It strikes me that there are some things that are always assumed to be good or bad, whether or not that is actually the case.

Take, for instance, shoots abroad: jetting off to some other part of the world at someone else’s expense to sit around on a set or location then eat and drink in the most expensive restaurant you can find, also on someone else’s dollar.

Of course, that is often a pleasant experience, but it can be rendered shitemongous by a wide variety of factors: are you leaving your young kids/hot significant other behind (I know that can also be a plus point for some people)? Have you already been to said location on many occasions, thus exhausting its novelty value? Will you have to babysit an arsehole client or spend time with a hated account director? Is the ad likely to be rubbish, therefore ending up as a month-long waste of career time? Is said location (eg. Prague) fine for a day or two but pretty dull any longer than that? Is the location amazing in theory but quite grim in reality (Yes, Havana, I’m talking about you)?

Equally, choosing and meeting directors is fun if they are any good, but if not, trawling through Wankbucket Productions and Spaz Films is a strange kind of hell. You’ll be talking to them because Frank/Chris/Fredrik etc. didn’t want to know, and now you’re at some production company you’ve never heard of, talking to a director whose self-confidence is in inverse proportion to his talent. And you all have to pretend the ad you’re making isn’t a load of old plop, otherwise you’d shoot yourselves in a mercy-killing-cum-suicide-pact.

Then there’s the other side of the coin; the things that seem shit but aren’t (necessarily): for example, working on the worst account in the agency. Of course, this can often be awful, but before Cog, Grrr and Impossible Dream, Honda was one of the worst accounts in UK advertising. The work was dreadful and I can’t imagine people were to enthusiastic about trying to change that. But bad accounts are good for the same reason that good ones aren’t: do a good Nike ad and it’s just another good Nike ad, but turn Tesco, Honda or Philips around and you’ve really done something great. But you can only do that it you get the ‘shit’ brief on your desk.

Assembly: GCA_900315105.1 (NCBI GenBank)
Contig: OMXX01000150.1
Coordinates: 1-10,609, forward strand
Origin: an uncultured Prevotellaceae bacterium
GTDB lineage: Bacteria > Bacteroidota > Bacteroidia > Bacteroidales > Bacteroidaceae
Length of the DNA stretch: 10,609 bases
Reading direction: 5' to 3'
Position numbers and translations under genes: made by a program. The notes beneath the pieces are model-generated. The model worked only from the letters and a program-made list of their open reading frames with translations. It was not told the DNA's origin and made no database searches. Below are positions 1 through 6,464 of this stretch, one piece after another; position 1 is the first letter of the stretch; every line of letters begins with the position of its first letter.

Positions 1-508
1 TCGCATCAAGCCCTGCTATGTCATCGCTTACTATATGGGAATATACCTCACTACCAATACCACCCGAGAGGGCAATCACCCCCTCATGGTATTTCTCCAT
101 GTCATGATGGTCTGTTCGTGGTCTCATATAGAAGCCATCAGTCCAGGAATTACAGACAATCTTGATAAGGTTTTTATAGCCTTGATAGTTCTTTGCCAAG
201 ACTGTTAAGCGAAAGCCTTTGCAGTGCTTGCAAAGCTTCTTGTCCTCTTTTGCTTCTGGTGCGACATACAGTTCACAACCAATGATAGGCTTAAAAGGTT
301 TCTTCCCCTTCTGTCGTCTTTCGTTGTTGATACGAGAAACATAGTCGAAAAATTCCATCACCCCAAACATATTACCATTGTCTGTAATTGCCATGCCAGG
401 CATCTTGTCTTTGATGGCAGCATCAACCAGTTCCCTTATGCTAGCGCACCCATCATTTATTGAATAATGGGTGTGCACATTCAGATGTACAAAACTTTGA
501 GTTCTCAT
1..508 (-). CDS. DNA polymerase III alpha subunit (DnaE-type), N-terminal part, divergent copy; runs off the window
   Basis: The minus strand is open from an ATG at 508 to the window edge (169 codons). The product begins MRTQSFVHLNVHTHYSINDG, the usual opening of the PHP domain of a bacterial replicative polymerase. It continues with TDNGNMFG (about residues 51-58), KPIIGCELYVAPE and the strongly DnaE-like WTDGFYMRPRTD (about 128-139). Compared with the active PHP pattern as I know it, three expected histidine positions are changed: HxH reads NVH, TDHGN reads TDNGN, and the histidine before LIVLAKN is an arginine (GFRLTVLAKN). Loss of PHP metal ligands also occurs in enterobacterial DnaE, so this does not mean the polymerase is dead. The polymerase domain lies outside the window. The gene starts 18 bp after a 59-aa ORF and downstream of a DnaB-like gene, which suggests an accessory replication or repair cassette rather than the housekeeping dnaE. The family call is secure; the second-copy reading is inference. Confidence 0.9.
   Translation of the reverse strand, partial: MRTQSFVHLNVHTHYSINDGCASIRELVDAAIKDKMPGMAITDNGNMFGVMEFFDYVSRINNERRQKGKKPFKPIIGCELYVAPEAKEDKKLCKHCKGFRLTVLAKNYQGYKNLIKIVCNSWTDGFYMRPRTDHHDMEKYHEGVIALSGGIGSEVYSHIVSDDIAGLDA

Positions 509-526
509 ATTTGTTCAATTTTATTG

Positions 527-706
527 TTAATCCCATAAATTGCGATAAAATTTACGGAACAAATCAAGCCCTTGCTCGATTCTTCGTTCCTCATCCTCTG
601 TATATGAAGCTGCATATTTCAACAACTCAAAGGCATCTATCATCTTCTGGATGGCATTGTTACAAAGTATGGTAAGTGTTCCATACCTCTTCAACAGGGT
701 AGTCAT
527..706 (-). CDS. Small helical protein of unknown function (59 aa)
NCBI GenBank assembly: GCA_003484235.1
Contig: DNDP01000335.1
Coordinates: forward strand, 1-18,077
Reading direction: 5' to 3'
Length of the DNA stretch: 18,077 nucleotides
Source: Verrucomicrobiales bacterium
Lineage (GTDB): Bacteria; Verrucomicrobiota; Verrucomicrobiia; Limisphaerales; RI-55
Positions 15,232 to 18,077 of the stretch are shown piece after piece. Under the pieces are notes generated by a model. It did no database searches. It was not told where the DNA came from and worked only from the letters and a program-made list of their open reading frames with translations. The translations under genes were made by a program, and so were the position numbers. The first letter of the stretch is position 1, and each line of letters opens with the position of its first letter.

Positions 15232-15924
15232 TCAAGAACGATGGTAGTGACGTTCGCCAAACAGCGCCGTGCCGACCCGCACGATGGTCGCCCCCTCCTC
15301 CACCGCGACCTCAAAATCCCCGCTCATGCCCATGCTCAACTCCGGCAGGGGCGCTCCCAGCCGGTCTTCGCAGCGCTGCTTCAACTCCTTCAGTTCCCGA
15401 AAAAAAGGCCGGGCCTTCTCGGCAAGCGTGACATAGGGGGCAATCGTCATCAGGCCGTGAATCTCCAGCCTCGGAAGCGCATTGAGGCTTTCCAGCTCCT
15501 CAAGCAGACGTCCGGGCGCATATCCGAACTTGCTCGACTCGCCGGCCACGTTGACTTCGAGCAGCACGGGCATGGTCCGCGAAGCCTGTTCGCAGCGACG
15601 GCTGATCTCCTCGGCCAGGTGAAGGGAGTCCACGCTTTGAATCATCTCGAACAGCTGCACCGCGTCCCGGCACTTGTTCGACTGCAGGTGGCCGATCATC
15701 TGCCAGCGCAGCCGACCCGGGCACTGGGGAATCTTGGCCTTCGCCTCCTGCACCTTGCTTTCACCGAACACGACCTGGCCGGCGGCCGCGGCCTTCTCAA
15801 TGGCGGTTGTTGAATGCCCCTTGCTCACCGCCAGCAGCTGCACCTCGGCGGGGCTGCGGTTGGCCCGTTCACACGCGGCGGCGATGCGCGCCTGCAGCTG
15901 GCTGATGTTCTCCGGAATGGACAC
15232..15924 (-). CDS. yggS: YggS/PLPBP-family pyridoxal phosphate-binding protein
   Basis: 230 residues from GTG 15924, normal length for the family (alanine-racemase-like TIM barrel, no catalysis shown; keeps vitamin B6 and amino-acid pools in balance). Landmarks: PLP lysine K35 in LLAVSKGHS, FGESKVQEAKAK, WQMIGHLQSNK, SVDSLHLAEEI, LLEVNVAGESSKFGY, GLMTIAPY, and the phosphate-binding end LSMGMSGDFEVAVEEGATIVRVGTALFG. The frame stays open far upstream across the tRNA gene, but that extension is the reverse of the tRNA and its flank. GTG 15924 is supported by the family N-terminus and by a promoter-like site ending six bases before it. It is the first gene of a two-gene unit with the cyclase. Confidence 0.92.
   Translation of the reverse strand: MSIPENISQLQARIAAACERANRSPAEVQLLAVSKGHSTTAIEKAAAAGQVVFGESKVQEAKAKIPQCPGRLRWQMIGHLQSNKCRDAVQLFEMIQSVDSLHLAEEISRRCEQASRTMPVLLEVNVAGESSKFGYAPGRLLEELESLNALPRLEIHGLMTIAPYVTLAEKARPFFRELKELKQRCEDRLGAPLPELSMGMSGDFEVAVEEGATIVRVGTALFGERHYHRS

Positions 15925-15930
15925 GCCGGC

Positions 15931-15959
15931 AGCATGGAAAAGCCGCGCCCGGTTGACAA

What else are we supposed to like that’s actually dog mess? Award dos (surprisingly dull if you’ve been to a few. Especially if you’re neither on the pull or up for an award); Photo shoots (fucking boring unless you are very much that way inclined); agency occasions with free booze (wine always shit, beer always warm); being mentioned in Campaign (less prestigious than being mentioned in Razzle); D&AD entries if you’ve already had at least ten (they redefine ‘meaningless’).

But then there are things that are supposed to be shit that aren’t: meeting clients (if they’re good or interesting it can be a real pleasure/education); account people (some of them – particularly the younger ones – are quite pleasant company; getting fired (see if the grass really is greener elsewhere. It often is); working the weekend (great if you’re a freelancer) and your friends joining the ‘best agency in town’ (you might be jealous at first, but most people I know who work at ‘TBAIT’ fucking hate it there, wherever it may be).

I’m not saying that all the shit things are great and vice versa; just that poo can be disguised as a rainbow and vice versa.